Inner hearing is the process of thinking sound rather than externally making sound. It is difficult for a musician to produce a quality musical sound without first thinking that sound. This skill is demanded in aural tests requiring that all ‘workings out’ are completed in a student’s inner hearing (for example, you cannot hum or sing out loud during a VCE Aural and Written Exam!)
How does a student KNOW if they are playing in tune? Especially if no one else is playing the same notes with them at the same time? How does a composer/song writer know how music they are creating will sound if they do not have a fancy music software program, instrument or the ensemble or group they are composing for with them at all times?
By the time Beethoven wrote his 9th Symphony he was completely deaf – so how did he know what he was writing would sound like?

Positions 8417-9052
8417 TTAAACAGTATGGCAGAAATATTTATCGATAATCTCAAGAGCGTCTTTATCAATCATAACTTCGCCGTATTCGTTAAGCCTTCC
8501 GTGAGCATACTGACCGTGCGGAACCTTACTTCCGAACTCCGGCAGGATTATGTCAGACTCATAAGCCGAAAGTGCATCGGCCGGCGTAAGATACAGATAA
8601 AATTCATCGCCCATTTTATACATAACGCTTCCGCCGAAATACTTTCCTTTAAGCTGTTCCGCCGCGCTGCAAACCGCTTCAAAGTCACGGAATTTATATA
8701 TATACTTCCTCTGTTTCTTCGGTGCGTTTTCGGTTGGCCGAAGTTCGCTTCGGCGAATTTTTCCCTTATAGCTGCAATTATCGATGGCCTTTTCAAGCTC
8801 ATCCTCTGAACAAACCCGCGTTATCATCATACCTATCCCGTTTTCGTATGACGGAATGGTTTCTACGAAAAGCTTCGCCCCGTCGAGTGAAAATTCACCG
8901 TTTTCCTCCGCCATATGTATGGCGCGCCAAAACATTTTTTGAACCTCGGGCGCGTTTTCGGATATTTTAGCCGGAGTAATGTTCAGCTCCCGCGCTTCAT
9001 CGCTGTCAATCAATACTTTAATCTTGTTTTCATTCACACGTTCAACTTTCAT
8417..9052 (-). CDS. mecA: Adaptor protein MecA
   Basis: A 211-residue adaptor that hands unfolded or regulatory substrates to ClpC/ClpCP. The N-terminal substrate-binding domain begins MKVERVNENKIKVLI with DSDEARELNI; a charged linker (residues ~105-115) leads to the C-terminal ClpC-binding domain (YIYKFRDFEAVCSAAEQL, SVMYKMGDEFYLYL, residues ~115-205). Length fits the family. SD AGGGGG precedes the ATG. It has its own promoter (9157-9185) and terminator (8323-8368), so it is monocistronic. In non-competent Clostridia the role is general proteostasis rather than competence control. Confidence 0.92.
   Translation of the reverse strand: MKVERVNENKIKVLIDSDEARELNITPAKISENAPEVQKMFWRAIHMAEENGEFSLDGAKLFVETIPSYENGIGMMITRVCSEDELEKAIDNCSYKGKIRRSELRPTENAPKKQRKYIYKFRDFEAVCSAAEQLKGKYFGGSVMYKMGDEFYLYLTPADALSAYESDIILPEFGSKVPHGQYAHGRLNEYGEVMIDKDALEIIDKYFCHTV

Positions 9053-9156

Zoltan Kodály said that “We should read music in the same way that an educated adult will read a book: in silence but imagining the sound.”
This is what we mean when say “inner hearing”.
This article explains more about what inner hearing is and how to use it in your music literacy lessons:
And this is another great read specifically about Kodály teaching and the Importance of Inner Hearing:
There are MANY other tools I use to ensure my students are fully musically literate such as the handsigns that go with the tonic solfa notes, conducting (functional beat), composing and so on but of all of them Inner Hearing is definitely up the very top!